Oscar Wilde Quotes

To lose one parent may be regarded as a misfortune ... to lose both seems like carelessness.
Oscar Wilde (1854-1900), Anglo-Irish playwright, author. Lady Bracknell, in The Importance of Being Earnest, act 1.
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The only difference between the saint and the sinner is that every saint has a past, and every sinner has a future.
Oscar Wilde (1854-1900), Anglo-Irish playwright, author. Lord Illingworth, in A Woman of No Importance, act 3.
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The American father ... is never seen in London. He passes his life entirely in Wall Street and communicates with his family once a month by means of a telegram in cipher.
Oscar Wilde (1854-1900), Anglo-Irish playwright, author. "The American Invasion," Court and Society Review (London, March 23, 1887).
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The critic has to educate the public; the artist has to educate the critic.
Oscar Wilde (1854-1900), Anglo-Irish playwright, author. letter, Aug. 16, 1890, to the editor of the Scots Observer. In answer to criticisms leveled at Wilde, The Picture of Dorian Gray.
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Never speak disrespectfully of Society, Algernon. Only people who can't get into it do that.
Oscar Wilde (1854-1900), Anglo-Irish playwright, author. Lady Bracknell, in The Importance of Being Earnest, act 4 (1895).
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A man who can dominate a London dinner table can dominate the world. The future belongs to the dandy. It is the exquisites who are going to rule.
Oscar Wilde (1854-1900), Anglo-Irish playwright, author. Lord Illingworth, in A Woman of No Importance, act 3.
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Though one can dine in New York, one could not dwell there.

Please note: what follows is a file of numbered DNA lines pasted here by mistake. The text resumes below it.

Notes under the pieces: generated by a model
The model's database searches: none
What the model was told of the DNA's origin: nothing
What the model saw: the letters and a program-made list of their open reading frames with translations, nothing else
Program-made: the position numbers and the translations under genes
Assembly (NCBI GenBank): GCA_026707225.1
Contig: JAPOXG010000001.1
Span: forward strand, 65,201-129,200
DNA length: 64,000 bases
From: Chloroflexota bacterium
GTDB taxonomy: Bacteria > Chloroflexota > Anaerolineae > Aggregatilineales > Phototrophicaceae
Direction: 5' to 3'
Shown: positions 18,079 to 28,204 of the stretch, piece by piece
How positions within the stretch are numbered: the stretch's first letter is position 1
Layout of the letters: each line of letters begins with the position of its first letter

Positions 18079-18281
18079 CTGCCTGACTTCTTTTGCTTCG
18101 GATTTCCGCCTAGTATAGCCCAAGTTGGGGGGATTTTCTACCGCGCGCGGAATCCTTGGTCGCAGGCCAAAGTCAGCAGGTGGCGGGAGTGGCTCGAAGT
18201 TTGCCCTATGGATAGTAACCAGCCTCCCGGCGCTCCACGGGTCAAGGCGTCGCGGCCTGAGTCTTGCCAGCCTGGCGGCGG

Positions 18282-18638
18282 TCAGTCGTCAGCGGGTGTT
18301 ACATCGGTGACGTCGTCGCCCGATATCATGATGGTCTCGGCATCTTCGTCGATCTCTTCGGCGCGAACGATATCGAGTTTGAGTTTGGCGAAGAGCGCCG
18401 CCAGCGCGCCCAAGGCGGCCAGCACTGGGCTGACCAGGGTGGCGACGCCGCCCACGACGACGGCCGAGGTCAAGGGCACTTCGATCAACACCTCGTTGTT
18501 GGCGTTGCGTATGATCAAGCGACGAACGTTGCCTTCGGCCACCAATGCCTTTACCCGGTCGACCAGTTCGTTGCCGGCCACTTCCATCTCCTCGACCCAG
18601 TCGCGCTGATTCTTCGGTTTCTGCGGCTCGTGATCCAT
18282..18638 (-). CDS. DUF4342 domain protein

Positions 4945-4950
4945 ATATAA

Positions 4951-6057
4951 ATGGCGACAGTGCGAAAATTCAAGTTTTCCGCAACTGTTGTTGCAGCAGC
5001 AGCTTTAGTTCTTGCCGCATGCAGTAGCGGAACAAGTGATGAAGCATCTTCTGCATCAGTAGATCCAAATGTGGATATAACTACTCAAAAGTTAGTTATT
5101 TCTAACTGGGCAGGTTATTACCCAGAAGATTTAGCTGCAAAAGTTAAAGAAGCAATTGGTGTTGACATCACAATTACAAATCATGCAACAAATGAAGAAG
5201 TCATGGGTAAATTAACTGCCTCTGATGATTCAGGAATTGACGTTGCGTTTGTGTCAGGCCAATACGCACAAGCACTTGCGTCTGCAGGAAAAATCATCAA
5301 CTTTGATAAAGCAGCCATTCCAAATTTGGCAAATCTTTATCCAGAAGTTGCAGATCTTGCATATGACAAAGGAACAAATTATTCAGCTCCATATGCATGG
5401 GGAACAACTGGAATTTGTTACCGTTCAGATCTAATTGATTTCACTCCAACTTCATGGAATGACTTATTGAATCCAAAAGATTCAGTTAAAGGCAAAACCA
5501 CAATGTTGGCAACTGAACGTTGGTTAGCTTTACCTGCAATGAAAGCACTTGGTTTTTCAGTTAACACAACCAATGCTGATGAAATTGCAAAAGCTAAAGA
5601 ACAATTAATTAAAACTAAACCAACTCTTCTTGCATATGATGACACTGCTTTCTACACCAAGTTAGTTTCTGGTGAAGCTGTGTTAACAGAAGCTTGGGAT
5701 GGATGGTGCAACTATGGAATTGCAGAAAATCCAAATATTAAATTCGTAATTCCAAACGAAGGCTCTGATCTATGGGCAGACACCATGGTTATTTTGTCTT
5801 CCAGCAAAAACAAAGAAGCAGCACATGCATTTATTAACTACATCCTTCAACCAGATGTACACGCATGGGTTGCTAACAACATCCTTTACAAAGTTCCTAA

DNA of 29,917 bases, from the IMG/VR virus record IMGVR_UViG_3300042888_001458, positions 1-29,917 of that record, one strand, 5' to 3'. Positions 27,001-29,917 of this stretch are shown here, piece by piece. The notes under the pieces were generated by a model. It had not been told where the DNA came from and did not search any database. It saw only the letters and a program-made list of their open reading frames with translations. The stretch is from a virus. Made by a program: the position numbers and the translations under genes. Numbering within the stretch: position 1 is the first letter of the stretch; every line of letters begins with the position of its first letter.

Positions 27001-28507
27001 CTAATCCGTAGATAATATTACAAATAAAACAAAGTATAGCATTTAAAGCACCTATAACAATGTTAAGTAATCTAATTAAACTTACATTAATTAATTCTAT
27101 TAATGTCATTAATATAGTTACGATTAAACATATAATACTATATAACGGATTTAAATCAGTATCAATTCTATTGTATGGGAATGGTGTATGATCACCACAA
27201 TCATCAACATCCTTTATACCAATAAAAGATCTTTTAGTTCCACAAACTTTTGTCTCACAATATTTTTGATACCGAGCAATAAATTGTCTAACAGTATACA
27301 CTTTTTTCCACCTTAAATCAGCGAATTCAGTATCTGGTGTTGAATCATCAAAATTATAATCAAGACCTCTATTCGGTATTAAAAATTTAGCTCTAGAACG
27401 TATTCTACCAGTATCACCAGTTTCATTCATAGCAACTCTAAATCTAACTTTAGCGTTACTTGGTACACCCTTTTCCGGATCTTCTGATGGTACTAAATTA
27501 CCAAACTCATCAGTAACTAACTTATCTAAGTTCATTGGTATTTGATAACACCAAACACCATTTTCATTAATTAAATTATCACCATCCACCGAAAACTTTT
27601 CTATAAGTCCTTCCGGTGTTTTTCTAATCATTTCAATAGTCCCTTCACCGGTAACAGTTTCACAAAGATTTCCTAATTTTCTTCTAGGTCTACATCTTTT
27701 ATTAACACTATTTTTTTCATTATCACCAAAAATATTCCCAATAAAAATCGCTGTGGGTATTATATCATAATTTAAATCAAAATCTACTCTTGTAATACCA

Oscar Wilde (1854-1900), Anglo-Irish playwright, author. "The American Invasion," Court and Society Review (London, March 1887).
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There is no such thing as morality or immorality in thought. There is immoral emotion.
Oscar Wilde (1854-1900), Anglo-Irish playwright, author. (Wilde) v. Queensberry (April 3, 1895). In answer to Edward Carson, Q.C., during Wilde's prosecution of the Marquess of Queensberry for criminal libel, in Regina- ...
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Thirty-five is a very attractive age. London society is full of women of the highest birth who have, of their own free choice, remained thirty-five for years.
Oscar Wilde (1854-1900), Anglo-Irish playwright, author. Lady Bracknell, in The Importance of Being Earnest, act 4 (1895).
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Talk to every woman as if you loved her, and to every man as if he bored you, and at the end of your first season you will have the reputation of possessing the most perfect social tact.
Oscar Wilde (1854-1900), Anglo-Irish playwright, author. Lord Illingworth, in A Woman of No Importance, act 3.
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